Choosing a Therapist after Cancer

SBM: choosing-a-therapist-after-cancer

Julia H Rowland, PhD, FAPOS; Smith Center for Healing and the Arts

 

Reasons to seek therapy

Most individuals diagnosed with and treated for cancer find it helpful to talk with someone about their experience and how they are coping. Cancer and its treatment are stressful. Even the most resilient and resourceful of individuals can struggle at some point.

Indeed, it is the rare individual who goes through cancer--and does well--alone. Although, those who get by alone still benefit from someone checking in and who understands what they are going through. Having support is important for all of us, and perhaps even more so in the context of cancer. Family, friends and a supportive cancer treatment team may be sufficient for many. However, sometimes these individuals do not have the time or ability to meet your specific needs.

Asking for help takes courage. It is not, as some worry, a sign of weakness. Rather, seeking therapy often reflects an important need to re-establish a sense of balance and control in what can be an upsetting experience. Talking to someone about what is on one’s mind or causing problems can help individuals get back on a path to feeling better, making sense of what is happening and, as needed, finding additional resources. The first reaction to seeing a therapist is frequently a feeling of relief, of letting go of the tension that can come from holding in thoughts or giving voice to deeply felt emotions.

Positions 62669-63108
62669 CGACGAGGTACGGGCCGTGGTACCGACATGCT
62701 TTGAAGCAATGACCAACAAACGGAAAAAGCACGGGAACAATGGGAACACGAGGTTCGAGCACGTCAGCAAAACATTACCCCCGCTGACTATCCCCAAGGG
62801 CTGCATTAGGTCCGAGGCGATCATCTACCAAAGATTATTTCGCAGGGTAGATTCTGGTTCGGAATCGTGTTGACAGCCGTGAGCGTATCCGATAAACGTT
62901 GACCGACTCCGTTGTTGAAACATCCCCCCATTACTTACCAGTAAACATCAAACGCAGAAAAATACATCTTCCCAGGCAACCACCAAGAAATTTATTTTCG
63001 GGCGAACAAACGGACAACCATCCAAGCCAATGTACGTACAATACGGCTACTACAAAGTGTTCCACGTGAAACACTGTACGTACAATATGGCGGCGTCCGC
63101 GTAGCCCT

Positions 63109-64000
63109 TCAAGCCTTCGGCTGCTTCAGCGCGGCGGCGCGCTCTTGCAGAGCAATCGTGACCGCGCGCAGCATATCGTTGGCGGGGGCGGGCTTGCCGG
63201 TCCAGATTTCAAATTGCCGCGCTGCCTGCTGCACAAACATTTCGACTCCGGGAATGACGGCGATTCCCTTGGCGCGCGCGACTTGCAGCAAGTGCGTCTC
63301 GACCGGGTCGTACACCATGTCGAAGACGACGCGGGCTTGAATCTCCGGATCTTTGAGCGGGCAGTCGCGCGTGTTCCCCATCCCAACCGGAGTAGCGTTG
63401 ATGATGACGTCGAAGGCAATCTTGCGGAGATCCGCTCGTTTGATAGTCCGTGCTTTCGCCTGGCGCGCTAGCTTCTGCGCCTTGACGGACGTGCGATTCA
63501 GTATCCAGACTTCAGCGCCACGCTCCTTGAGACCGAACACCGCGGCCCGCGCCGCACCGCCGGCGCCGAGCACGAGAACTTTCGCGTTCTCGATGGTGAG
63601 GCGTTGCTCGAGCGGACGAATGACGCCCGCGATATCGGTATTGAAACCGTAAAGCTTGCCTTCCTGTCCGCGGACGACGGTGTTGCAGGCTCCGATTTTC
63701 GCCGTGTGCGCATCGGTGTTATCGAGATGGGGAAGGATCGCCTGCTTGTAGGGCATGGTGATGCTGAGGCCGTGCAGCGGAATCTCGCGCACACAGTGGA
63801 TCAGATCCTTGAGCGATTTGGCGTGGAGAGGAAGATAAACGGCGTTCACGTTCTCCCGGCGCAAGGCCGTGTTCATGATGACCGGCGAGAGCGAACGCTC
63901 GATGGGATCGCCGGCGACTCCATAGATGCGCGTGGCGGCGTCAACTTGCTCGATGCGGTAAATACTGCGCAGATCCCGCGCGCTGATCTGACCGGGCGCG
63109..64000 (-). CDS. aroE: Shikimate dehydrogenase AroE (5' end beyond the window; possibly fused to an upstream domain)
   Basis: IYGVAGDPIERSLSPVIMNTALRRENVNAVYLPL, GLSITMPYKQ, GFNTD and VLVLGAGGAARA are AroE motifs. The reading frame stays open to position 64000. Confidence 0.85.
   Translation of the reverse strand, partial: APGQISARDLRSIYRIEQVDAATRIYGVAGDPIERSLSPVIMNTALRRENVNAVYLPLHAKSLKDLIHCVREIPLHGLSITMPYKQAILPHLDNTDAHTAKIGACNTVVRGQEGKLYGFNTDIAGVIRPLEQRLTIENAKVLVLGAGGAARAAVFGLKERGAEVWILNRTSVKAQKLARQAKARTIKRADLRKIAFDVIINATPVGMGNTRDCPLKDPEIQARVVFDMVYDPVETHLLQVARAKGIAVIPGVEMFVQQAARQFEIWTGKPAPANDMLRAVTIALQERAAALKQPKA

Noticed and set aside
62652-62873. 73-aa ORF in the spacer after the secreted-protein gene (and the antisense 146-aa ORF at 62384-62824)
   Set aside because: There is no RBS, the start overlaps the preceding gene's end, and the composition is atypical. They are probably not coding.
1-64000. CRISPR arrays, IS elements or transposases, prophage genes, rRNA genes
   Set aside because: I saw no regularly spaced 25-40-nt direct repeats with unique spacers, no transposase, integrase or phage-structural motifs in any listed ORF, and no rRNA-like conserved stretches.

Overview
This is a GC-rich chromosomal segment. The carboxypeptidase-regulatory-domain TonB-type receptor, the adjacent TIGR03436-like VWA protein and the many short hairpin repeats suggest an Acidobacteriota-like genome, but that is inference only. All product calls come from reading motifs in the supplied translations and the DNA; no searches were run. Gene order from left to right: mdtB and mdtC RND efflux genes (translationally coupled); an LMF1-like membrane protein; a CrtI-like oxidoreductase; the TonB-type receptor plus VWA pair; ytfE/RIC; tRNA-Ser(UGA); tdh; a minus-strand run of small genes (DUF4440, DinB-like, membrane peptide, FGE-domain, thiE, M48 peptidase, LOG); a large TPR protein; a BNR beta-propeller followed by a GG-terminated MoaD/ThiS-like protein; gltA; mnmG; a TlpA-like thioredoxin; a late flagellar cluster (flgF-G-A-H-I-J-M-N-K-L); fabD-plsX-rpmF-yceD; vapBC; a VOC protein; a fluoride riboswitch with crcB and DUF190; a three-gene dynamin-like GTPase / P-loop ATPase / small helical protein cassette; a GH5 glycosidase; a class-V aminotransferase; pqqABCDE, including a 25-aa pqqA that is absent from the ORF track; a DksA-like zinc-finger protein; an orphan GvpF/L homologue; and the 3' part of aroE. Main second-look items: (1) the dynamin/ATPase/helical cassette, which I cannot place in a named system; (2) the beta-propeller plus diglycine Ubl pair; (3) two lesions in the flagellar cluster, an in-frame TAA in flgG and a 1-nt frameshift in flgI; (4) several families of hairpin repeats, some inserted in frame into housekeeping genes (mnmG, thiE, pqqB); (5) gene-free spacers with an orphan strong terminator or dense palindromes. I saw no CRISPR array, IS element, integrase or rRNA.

When to seek help

Individuals vary in when help may be needed. There is no ‘correct’ time to pursue therapy. Some reach out after they learn of their cancer diagnosis; others may wait until their treatment is done when they find themselves struggling to cope or manage the myriad changes that have occurred. Other times, cancer survivors can experience feelings of distress or anxiety years after treatment is done or, like what is happening now, when external crises re-evoke feelings of fear and concern for health. The short answer to when seeking therapy makes the most sense is when the person needs it. In the end, only the individual can decide that.

 

Whom to select

Here are key things to consider when searching for a therapist:

  • Do you feel comfortable with this person?
  • Do you have a sense that she or he understands you and you can say what is on your mind?
  • Is she or he a good listener?
  • Is the advice useful and the feedback insightful?
  • Do you trust this person?